Wheat offering for commemorating the souls of the deceased
From the article A GUIDE TO THE TRIODION AND LENT
On the Saturday before the Sunday of the Last Judgment the most Divine Fathers appointed a commemoration of all those who, from ages past, have piously fallen asleep, in the hope of resurrection unto life eternal.
Since it often happens that certain people suffer death prematurely, in a foreign land, at sea, on trackless mountains, on precipices, in chasms, in famines, wars, conflagrations, and cold weather, and all manner of other deaths; and perhaps, being poor and without resources, they have not been vouchsafed the customary psalter readings and memorial services, moved by love for mankind, the Divine Fathers ordained that the Orthodox Catholic Church make commemoration of all people, a tradition which they inherited from the Holy Apostles, in order that those who, due to some particular circumstance, did not receive the customary obsequies individually, might be included in the present general commemoration, indicating that whatever is done on their behalf confers great benefit on them.
This is one reason why the Church of God performs the commemoration of souls.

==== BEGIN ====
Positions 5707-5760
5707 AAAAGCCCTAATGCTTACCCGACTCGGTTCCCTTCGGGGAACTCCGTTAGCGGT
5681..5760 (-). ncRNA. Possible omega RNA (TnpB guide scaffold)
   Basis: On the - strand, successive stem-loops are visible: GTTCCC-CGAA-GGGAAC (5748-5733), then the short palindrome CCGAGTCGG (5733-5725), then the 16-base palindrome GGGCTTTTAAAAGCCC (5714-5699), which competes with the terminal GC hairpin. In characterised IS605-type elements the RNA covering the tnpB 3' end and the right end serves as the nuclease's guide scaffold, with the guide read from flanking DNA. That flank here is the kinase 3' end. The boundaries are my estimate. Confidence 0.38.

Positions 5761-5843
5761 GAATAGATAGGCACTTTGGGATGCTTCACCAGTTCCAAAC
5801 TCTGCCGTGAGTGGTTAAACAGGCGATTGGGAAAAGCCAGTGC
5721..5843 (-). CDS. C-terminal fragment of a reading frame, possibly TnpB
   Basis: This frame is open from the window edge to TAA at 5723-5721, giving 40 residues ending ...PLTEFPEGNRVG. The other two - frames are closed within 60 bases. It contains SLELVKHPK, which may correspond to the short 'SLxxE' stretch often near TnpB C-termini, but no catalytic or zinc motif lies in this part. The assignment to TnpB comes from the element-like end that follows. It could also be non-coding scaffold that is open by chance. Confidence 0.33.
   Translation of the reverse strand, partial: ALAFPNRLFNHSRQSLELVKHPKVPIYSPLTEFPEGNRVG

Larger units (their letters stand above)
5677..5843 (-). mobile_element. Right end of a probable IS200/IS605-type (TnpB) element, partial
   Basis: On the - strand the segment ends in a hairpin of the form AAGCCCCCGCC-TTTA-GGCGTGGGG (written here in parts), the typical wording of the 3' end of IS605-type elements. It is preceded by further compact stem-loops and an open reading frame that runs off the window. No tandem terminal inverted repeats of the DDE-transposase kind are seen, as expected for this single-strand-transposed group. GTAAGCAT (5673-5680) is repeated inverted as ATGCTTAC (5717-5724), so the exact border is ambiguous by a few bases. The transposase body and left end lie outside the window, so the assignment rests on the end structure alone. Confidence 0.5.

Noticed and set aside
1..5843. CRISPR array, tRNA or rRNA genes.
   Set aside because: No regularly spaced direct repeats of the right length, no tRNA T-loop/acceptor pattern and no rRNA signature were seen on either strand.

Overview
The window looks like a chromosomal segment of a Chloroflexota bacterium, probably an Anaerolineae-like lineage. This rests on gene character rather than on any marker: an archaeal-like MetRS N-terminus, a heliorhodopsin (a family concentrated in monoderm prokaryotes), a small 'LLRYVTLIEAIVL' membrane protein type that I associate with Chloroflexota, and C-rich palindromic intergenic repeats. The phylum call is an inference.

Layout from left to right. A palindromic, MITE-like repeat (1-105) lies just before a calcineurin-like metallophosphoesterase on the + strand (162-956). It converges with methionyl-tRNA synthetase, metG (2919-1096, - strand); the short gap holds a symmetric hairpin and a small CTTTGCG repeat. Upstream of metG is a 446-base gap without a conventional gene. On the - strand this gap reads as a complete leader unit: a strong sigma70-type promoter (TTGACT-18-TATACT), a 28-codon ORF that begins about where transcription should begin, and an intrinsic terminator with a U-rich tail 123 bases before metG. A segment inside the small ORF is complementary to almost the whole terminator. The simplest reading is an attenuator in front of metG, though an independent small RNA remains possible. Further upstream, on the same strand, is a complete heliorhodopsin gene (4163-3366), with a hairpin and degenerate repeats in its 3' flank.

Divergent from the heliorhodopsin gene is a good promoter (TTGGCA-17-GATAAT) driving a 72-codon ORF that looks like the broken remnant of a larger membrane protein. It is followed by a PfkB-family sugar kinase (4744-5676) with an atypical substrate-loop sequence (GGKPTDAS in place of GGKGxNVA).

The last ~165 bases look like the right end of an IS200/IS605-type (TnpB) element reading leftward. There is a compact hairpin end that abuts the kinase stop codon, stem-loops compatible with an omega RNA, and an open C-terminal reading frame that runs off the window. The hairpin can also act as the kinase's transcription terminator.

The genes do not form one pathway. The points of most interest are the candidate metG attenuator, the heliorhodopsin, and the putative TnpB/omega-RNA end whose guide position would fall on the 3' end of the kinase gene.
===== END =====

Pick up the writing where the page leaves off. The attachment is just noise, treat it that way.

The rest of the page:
A second reason is that, since the Fathers intended, as is fitting, to assign the observance of the Second Coming of Christ to the following day, they appointed a commemoration of all souls on this day, as if propitiating the dread and unerring Judge to show them His innate compassion and place them in the promised Paradise of delight.
A third reason is that, since they intended to expound the banishment of Adam on the following Sunday, they devised the present commemoration, on this day of rest, as a respite from, and end of all human affairs, so that they might start from the beginning, that is, the banishment of Adam—for the final event that we will experience is the examination by the impartial Judge of all the deeds that we have committed in our life—and so that, putting fear into men thereby, they might make them ready for the contests of the Fast.
We always commemorate souls on Saturday, because Sabbaton (Sabbath) means “rest” in Hebrew; and since the dead have rested from worldly and all other cares, we offer supplications for them also on the day which means “rest.” It has become customary for us to do this every Saturday. On the present Saturday, we observe a universal commemoration, beseeching God for all the pious.
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